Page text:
Sep 18, 2012

The Hooligan Rides

Sunday morning, Sev sent me a note too look into the Streetfighterz Ride of the Century "event" in St. Louis. He joked, "Do you run the obvious "pirates on hippobikes" angle? Or do you go with the 'cops hassling innocent riders based on vehicle choice' angle?"

My first take was, "Looks more like spoiled children having tantrums on crotchrockets. I'm starting to think there is no such thing as 'innocent riders.'"

Take, for example, me. After plowing through the news, my French class homework, and way too many questions from my wife about her father's idiot (or idiot father's) financial mess, I went riding on the WR on the dirt roads north of White Bear.

About dusk, I managed to discover a rural rich person neighborhood that was a collection of wonderful dirt roads, that looped on themselves, ended up in deadends, and made about as much sense as downtown St. Paul. I was having so much fun tearing around the roads that I got lost and spent even more hooligan time struggling to get back to county road 7. I was a long ways from racing, but I was a good distance from plodding, too. Toward the end, I was getting a little frustrated with the endless loop neighborhood and I admit I was wicking it up a bit beyond my normal pace. I missed the escape turn twice, which cost me a couple of "laps" around the rich folks road and the last lap might have been my record time.

Back on pavement a few miles east of that neighborhood, an HP car came ripping down the road, swung a U-turn and came sailing after me just as I'd turned down another dirt road more-or-less heading toward Taylors Falls. He didn't hit his light, but I stopped when I saw him coming up behind me. He got out, took a look at me, now without my helmet and clawing at my key holder to get at my insurance info, and said, "I had a report that some kid was motocrossing a neighborhood. You probably weren't him."

I kept my mouth shut (Fuck you Sev, I can do it when there is a gun in the mix. And the gun isn't mine.) and waited for him to tag me or leave me alone. He left me alone. I went back to sliding my way to Taylor's Falls and came home back the same way, although a lot slower because it was dusk-to-dark.

The "moral" is, look as old as possible and cops don't take you seriously. I'm getting that trick down pat. Every day, I look older than the last.

On the way out, I was on a short but cool piece of asphalt with several 90 degree, 15mph curves when I about did a Victor (Victor put his BMW down hard coming home from work a couple of years ago. All he remembers about the incident was riding and not-riding. It happened that fast.) I hit a patch of oil or french fry grease or something equally non-traction'y and the bike went totally sideways and when I put my left foot out it slid just as friction-freely as my tires. Ice would have not been slicker. I didn't get a bite of traction until the back tire was in the gravel on the shoulder. A couple more feet and I'd have been slammed into a 3' deep ditch, $50k ass cheek down first.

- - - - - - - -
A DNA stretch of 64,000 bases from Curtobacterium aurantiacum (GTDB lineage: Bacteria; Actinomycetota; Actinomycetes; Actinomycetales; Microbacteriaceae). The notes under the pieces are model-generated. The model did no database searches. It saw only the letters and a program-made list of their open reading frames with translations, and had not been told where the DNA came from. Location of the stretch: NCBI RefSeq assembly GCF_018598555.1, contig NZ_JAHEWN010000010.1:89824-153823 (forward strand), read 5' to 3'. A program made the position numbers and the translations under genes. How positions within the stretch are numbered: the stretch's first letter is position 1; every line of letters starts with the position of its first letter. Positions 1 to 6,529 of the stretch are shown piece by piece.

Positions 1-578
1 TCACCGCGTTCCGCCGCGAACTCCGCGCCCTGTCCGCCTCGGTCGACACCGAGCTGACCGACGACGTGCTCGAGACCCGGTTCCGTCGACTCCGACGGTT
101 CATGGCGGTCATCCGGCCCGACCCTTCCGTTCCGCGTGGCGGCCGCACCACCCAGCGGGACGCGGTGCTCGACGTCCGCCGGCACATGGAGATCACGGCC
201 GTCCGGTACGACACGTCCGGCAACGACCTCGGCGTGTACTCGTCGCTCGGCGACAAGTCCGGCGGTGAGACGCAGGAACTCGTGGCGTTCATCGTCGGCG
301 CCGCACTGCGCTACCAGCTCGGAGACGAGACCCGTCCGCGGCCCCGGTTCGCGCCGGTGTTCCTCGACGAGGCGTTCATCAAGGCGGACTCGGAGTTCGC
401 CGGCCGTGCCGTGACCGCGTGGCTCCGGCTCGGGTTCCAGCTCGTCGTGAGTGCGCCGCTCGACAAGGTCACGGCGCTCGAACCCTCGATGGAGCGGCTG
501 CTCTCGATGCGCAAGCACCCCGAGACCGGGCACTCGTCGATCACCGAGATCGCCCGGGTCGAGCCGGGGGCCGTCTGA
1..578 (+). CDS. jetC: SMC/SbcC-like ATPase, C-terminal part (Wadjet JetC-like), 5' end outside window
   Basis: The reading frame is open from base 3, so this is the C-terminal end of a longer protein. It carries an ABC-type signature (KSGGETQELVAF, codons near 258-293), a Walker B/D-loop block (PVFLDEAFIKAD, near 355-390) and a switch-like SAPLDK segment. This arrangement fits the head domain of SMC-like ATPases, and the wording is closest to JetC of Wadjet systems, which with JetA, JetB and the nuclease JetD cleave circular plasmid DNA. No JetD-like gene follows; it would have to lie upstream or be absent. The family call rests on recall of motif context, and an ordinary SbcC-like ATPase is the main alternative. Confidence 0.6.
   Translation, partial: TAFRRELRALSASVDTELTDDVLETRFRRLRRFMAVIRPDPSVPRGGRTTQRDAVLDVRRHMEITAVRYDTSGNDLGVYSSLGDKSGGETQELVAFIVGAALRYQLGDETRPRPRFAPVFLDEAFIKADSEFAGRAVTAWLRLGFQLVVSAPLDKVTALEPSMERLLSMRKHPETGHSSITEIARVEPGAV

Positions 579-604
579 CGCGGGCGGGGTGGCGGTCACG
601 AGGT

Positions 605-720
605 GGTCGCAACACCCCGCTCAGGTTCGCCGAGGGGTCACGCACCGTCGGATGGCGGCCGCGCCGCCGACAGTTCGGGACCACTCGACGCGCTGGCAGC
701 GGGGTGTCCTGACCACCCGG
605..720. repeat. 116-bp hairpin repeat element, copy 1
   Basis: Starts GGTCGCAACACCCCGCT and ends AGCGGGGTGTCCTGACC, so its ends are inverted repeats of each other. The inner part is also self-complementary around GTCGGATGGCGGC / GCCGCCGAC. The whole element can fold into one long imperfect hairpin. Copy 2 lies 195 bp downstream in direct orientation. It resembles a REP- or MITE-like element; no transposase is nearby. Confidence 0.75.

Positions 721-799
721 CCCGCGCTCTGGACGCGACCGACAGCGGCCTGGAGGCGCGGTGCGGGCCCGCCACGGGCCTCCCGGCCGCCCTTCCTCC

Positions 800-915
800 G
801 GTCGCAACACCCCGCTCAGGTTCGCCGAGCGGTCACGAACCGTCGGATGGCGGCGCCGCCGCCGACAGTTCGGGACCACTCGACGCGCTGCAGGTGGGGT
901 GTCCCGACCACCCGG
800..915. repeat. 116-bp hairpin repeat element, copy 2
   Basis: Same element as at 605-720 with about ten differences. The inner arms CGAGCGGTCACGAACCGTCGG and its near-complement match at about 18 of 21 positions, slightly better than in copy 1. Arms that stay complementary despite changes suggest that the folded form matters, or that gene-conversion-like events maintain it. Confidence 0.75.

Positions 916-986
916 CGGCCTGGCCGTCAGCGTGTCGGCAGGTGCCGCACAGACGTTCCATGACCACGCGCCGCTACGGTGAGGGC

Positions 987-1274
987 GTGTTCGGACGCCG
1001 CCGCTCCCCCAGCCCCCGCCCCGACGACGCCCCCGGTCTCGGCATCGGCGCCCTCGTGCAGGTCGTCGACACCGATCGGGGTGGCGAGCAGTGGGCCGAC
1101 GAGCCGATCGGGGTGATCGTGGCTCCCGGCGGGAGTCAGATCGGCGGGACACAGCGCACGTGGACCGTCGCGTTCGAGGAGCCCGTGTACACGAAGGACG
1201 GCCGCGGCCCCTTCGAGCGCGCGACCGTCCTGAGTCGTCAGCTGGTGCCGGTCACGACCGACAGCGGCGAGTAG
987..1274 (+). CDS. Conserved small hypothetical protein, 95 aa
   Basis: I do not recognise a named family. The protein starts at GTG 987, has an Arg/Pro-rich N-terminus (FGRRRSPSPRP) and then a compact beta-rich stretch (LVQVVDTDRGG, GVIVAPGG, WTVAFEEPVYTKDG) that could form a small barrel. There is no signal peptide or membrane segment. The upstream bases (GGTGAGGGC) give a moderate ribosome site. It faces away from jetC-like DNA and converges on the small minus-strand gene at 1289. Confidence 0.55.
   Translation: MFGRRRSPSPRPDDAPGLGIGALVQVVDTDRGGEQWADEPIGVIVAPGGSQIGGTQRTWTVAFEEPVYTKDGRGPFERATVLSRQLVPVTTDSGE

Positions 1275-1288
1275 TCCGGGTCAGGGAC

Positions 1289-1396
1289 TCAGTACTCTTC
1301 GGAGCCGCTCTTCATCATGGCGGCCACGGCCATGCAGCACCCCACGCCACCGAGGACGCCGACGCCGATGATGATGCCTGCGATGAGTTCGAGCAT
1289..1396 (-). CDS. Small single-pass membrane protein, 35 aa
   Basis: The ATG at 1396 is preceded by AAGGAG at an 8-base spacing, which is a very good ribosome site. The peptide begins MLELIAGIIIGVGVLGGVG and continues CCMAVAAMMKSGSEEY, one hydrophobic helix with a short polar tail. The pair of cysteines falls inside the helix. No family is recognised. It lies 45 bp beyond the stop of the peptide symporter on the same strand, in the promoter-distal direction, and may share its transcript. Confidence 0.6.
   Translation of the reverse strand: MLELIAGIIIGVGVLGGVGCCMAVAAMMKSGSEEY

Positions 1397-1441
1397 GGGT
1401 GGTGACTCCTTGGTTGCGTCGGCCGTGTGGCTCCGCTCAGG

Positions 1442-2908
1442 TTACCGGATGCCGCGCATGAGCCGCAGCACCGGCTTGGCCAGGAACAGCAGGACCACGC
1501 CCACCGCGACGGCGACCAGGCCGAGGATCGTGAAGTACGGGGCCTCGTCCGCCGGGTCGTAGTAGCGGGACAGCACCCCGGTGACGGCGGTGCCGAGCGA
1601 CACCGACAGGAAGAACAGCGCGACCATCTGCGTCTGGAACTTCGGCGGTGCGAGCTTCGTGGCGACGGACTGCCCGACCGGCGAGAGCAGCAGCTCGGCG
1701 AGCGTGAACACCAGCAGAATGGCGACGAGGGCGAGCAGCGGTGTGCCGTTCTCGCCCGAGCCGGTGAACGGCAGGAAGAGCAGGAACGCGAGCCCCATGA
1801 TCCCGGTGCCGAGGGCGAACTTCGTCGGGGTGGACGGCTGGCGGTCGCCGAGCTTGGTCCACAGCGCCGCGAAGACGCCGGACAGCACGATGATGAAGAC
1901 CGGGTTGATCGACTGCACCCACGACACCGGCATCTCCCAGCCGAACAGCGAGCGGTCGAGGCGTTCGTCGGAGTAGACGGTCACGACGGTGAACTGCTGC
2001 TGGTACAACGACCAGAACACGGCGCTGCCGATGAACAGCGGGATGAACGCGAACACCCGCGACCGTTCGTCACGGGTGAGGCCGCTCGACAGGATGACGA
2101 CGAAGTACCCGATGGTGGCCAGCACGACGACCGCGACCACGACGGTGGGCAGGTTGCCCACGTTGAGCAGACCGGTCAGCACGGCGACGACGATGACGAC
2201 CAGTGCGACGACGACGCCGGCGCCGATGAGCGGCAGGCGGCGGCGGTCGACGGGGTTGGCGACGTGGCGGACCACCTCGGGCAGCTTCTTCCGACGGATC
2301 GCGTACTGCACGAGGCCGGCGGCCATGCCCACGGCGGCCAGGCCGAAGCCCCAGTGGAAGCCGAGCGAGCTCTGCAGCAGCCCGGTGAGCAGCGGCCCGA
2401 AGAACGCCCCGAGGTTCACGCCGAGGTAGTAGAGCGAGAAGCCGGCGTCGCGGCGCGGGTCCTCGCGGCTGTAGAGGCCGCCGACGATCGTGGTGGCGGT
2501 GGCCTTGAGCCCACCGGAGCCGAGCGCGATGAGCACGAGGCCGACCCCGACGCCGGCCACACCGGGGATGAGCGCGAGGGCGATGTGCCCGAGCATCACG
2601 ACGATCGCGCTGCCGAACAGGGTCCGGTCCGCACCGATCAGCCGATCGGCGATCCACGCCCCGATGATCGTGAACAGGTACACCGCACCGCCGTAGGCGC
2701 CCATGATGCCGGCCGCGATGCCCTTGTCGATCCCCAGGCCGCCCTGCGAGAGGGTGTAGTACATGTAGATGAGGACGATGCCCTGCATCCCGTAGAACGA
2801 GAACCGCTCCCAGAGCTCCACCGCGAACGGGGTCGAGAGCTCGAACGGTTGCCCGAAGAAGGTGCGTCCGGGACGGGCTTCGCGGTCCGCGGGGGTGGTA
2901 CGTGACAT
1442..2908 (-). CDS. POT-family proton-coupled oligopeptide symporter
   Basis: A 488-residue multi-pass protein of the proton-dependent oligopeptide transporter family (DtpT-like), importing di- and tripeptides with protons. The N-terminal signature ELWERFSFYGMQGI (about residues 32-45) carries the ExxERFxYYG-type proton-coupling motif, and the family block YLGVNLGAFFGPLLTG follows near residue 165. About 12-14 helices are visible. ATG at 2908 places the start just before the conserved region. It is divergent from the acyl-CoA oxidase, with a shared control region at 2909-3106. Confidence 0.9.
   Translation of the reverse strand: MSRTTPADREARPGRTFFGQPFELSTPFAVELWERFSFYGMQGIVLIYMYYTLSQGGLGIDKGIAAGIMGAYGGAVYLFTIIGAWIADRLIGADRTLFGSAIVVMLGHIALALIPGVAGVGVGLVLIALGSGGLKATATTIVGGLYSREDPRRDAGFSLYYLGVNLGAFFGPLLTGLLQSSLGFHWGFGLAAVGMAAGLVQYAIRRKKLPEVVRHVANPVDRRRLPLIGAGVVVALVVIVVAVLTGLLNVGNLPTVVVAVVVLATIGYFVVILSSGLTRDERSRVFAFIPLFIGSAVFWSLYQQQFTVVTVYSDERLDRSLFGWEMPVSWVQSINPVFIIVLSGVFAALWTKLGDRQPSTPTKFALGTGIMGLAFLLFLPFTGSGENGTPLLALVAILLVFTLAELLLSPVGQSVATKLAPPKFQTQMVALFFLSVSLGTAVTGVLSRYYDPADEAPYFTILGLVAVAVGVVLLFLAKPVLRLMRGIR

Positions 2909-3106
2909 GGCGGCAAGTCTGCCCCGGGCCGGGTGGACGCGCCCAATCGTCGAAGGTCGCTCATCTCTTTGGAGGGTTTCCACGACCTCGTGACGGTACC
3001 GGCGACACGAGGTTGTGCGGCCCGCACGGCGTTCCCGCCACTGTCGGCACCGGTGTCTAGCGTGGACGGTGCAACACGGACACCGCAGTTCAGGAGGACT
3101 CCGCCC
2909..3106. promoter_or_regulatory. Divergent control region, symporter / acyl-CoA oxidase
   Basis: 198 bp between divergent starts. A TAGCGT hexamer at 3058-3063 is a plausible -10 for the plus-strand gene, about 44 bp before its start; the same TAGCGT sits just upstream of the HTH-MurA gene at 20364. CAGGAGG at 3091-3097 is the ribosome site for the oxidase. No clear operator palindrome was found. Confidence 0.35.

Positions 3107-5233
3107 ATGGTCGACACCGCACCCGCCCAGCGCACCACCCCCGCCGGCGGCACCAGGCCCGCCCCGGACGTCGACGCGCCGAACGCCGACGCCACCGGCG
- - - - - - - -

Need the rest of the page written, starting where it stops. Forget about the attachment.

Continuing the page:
Two things I learned from that experience: 1) my new leg is stronger than my old leg, because I can now hold up the bike with a foot out and 2) if I crash and die the cops will say "he made no attempt to stop" because there were no skid marks on the way to the ditch. The only sign I left was a couple of grease lines and some torn up grass on the shoulder.

Later, I avoided a group (herd?) of young deer with hard braking and no sliding on loose gravel. (Lots of deer and turkeys on the roads, BTW.) Clearly, I do not know how to lay 'er down. Again, the "evidence" police use to prove or disprove driver/rider attempts to slow or change direction would be absent.

Thank you hundreds of MSF class demos.

1 comment:

  1. I had an incident on Sunday in that dangerous place called Sun Ray Plaza.
    Driver cutting through a parking lot appeared, before me in an instant, blocked by the legally parked SUV. I could not see her until...

    Two things. I've had many training classes and much practice in my 30 years and 'it happened to me'. My first thought as I rolled off my now low sided bike was, "evaluate my actions". I'm still not sure I could have changed the out come, but I will say that once I heal up I'm signing up for another 'Experienced rider' class.
    There's more to be learned.

    ReplyDelete

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